Trust me, I?m not going to go on and recount every single buffoonery that happened last year. No am not. I won?t waste my time on it. Neither would I waste your time too. It?s not worth it. But we must be a constantly evolving people if we are ever going to escape the doldrums of poverty with its attendant ignorance and backwardness. We must be constantly evolving, maturing, and improving. And in doing so, let?s not forget to bury our crippling cynicism. Let us leave it behind and move on! We have become a nation with some millions of cynics, who see nothing good about their own country and the direction it is heading. We?ve become doomsayers, if you please!

We don?t like to talk about our positives. So we always prefer to paint our own country ?black? before the rest of the world. And after we have succeeded in doing this, we turn around and ask in astonishment: ?My God! Why are the foreign investors not coming?? In effect we cut our noses to spite our faces, then turn around and inquire ?what just happened?? Meanwhile, when the rest of the world looks at us objectively they see an oasis of peace and stability, a functioning true democracy, a progressive nation in a region infested with instability and war. They see a beautiful and proud people with very rich cultural practices and traditions when they look at us. Yes, we do have a long way to go as we strive to move our country from low-income to a middle-income one, but we are on course. Anyone who tells you that your beloved country is worse off today than it was before 2001 is a liar and has no truth in them! Don?t let them fool you. Your nation?s Balance Sheet is better off today than it was 5 years ago! Your country?s democracy stronger today than it was 5 years ago! Your country?s schools are better off today than they were 5 years ago! Your countries healthcare system is better off today than it was 5 years ago! Your country?s police service is better off today than it was 5 years ago! Your country?s external debt situation is better off today than it was 5 years ago! So don?t let the cynics fool you, friend.

With respect to our West African neighbors we are far better off in so many terms. Our economic and social systems though not operating at optimal level are working still and are way better and superior to our neighbors?. Even our inefficient power distributor ? the Electricity Corporation of Ghana (ECG) ? is a source of envy to our Nigerian brothers who would gladly and swiftly exchange it, anytime, for their own NEPA. Friend, would you rather be born a Burkinabe instead of a Ghanaian? Or a Togolese? How about a Nigerian? So thank your God that you are a full-blooded Ghanaian. And be proud of your country. If we would only spend as much energies as we do in ?dissing? our own country to highlight one or two positives that we as a people have, the pace of development would be quickened.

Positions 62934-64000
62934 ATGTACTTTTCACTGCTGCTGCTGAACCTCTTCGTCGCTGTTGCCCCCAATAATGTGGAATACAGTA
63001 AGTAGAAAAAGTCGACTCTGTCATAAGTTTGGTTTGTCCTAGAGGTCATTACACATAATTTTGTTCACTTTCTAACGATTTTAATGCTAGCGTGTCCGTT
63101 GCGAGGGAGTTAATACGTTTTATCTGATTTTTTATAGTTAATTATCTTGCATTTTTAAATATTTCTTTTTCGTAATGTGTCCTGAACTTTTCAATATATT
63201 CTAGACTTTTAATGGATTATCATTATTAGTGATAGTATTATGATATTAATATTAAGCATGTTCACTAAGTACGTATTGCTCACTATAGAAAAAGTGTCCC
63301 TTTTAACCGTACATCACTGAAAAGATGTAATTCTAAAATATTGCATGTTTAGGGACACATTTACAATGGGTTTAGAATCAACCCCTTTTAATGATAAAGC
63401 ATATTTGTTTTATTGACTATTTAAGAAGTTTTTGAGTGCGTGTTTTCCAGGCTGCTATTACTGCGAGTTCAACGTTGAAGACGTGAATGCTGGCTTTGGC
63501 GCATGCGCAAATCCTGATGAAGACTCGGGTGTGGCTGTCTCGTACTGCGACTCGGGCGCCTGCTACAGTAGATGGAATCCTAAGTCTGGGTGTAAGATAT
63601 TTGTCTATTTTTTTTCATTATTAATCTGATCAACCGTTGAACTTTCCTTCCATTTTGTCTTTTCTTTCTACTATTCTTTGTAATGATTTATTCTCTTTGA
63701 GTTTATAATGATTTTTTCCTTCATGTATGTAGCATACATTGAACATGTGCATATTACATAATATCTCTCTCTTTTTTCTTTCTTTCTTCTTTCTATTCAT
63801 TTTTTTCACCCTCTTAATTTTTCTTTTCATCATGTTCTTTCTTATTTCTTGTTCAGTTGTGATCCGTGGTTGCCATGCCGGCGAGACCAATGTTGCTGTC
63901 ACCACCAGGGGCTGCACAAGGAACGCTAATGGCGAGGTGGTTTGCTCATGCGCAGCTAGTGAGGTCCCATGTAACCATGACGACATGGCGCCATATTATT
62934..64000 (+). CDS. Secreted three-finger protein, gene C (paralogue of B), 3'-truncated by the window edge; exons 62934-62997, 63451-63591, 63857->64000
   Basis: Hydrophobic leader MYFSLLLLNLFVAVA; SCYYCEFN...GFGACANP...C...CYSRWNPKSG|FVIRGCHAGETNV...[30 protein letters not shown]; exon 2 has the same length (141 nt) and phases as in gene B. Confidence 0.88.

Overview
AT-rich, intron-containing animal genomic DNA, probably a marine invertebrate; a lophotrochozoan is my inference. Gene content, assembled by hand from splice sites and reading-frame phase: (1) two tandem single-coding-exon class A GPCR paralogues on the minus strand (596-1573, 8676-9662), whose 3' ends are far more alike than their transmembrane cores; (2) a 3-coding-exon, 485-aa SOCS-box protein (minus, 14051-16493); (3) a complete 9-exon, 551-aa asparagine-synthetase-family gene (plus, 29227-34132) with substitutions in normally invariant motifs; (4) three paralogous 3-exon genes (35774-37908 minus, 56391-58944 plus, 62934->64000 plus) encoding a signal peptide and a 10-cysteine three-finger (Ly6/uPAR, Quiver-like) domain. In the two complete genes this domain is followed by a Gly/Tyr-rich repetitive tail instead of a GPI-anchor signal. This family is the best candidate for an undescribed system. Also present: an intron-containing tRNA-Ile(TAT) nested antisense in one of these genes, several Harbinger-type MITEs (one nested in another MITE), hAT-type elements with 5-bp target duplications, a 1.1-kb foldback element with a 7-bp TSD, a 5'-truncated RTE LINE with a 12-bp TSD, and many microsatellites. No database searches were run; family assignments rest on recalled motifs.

So let us all take a deep breath; cast away our cynicism; and for once look at the positives.

Did you know that for the first time in the history of Ghana, primary school pupils are being offered free food under the School Feeding Programme? The program is being implemented on pilot basis in select districts and would be extended to all districts with time; as the efficiency of the programme improves. Are you aware of the positive implication of this nouvelle programme by the Kufuor Administration? By supplementing the nutrition of our kids through this program, our government is seeking to insure a brighter future for the country by grooming healthy and well-nourished citizenry. Major Courage Quashigah (rtd), Minister of Health, stated recently that nearly a third of Ghanaian children have stunted growth due to poor diet. And that within the next five years more than 200,000 Ghanaian children would die from diseases whose primary cause is malnutrition. Professor Akosa, the Director-General of the Ghana Health Service supported this by also stating that 50% of infant and maternal mortality could be traced to an etiology of malnutrition. Malnutrition can affect the intellectual development of children. So even a single square meal provided free of charge to our kids is surely in the right direction. Ask yourself, why are we not discussing this important issue and brainstorming on how to improve on the programme and expedite its extension to other districts? Our media folks and some of our politicians are not interested in such news items, for they do not sell newspapers and will not win them power. So instead, they?ll feed us with allegations upon allegations ? wild goose allegations.